I take the book out of my pocket and hold it in my hands.
'It's For Whom the Bell Tolls. Have you read it?'
Good heavens, no, she says, she can't read books. She gets three magazines a week and can hardly get through them for watching telly. 'Telly.' I don't like that word somehow. It always reminds me of fat ignorant pigs of people swilling stout and cackling like hens at the sort of jokes they put on them coloured seaside postcards.....There's something just in the feel of a book, I always think; something solid that's here to stay. Not like television, switched on and off like a tap. I think it's a pity she doesn't read because it means we shan't ever be able to talk about the books we've both read and recommend them to one another. (p128)
These views were very common at the time, and are often reflected in the New Wave films; in Saturday Night and Sunday Morning for example, Arthur holds the TV in contempt, and is clearly disgusted with his father for being glued to it, whilst in The Loneliness of the Long Distance Runner when Colin Smith's father dies a TV set is one of the first things his mother buys with the insurance payout. It was indeed the influence of the mass media and culture that led to Richard Hoggart writing 'The Uses of Literacy', published in 1957, which had a great influence in the development of media and cultural studies.
In the novel Vic works in a record shop in the town centre on Saturdays, and as he is made an offer by the owner, Mr Van Huyten, he eventually leaves Whittaker's and works at the shop full-time; this makes no difference at all to the story, and is dropped for the film, but it does mean that in the novel Vic is able to muse on teenagers buying the latest hits, which, like television, he views with something approaching contempt, and in fact it is through Mr Van Huyten that he slowly gains an appreciation of classical music and even goes to some concerts with his boss.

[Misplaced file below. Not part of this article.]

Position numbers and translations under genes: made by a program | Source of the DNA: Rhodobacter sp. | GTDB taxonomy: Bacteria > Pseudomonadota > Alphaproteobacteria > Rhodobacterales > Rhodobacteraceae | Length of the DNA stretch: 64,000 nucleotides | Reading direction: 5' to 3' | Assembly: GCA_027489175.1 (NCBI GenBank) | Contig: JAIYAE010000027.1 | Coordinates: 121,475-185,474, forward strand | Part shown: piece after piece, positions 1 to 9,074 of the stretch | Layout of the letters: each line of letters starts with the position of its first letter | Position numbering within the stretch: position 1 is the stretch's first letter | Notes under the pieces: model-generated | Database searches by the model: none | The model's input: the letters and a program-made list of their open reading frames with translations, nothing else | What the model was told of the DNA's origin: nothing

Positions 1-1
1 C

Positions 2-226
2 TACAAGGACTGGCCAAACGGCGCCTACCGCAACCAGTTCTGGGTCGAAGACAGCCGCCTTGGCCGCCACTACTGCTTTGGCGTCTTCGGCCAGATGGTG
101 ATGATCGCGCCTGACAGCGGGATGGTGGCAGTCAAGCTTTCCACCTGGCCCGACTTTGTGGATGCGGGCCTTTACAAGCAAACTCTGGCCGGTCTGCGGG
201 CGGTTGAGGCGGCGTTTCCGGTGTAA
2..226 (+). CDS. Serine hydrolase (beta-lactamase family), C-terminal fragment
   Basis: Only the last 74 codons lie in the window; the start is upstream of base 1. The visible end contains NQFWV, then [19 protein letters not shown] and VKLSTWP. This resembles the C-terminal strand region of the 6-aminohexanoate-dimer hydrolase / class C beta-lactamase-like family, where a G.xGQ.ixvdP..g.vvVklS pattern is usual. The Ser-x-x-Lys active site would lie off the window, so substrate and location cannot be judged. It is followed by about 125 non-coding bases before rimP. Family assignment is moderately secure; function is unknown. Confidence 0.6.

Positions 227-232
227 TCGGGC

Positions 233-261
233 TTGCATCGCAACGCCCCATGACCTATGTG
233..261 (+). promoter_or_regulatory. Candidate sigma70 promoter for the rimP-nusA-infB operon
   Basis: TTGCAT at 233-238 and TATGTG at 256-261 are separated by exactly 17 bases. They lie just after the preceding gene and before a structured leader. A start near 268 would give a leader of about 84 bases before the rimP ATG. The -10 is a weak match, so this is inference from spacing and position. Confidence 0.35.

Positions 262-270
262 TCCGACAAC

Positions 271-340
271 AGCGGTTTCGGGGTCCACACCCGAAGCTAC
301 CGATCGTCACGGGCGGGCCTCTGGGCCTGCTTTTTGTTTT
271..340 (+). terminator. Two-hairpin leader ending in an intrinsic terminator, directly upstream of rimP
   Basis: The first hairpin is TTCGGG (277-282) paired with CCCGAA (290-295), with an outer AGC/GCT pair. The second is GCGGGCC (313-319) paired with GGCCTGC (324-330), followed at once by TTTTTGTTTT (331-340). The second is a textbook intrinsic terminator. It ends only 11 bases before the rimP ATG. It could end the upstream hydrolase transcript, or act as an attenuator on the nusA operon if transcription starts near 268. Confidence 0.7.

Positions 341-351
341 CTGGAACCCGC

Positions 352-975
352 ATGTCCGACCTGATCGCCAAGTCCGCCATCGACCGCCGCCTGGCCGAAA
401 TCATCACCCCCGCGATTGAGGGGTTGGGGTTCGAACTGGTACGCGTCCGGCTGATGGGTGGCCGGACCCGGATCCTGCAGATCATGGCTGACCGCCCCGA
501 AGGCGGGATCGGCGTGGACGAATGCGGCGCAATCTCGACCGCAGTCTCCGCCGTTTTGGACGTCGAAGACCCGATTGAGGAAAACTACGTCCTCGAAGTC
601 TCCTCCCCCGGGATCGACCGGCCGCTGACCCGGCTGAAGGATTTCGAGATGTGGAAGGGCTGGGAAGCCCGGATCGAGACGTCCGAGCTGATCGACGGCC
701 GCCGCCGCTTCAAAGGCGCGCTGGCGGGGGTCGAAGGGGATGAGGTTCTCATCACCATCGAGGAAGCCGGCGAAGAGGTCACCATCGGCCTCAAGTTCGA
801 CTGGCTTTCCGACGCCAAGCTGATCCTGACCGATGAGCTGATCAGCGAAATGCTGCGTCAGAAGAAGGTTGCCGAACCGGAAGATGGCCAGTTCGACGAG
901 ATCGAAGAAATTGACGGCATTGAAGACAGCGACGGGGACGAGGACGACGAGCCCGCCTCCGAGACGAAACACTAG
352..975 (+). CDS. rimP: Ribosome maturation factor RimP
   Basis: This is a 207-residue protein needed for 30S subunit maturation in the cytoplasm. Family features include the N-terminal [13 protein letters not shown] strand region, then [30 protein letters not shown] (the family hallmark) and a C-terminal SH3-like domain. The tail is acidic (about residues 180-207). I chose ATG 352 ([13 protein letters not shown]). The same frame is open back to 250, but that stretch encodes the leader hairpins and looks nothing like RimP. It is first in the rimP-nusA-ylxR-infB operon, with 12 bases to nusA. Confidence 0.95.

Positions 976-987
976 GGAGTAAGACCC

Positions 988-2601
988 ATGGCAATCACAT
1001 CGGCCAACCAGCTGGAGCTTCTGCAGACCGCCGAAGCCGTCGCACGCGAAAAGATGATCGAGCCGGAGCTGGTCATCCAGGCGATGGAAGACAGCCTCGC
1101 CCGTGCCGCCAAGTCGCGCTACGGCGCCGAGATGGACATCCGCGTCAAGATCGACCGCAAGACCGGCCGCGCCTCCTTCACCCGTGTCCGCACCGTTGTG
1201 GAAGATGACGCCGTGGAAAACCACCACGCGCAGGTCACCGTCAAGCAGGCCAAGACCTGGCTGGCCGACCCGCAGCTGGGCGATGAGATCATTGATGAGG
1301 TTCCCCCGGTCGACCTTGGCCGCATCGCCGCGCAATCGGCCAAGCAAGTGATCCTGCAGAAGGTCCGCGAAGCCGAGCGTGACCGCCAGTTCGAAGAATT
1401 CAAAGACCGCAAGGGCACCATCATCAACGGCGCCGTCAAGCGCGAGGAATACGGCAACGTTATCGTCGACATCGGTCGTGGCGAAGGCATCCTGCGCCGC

The book contains an interesting character, Conroy, who comes across as a complete 'Jack the Lad' tosser, foul-mouthed (by the standards of the day) and common, and he and Vic even have a fight in the office, which leads to Conroy deciding to leave the company. In the film he reappears by chance when he bumps into Vic, brooding on how things have turned out, in a pub, and they decide to go on a pub crawl. As Vic is not a drinker, he is soon very drunk. Conroy is played in the film by Jack Smethurst (later to find fame or notoriety in ITV's Love Thy Neighbour in the 1970s) but in the book he is a much more interesting character. Vic has marked down as a know-nothing common-as-muck oik, but he has to start rethinking his views as Conroy has an argument with a fellow employee called Rawly over Debussy, which he pronounces as Debewssy initially: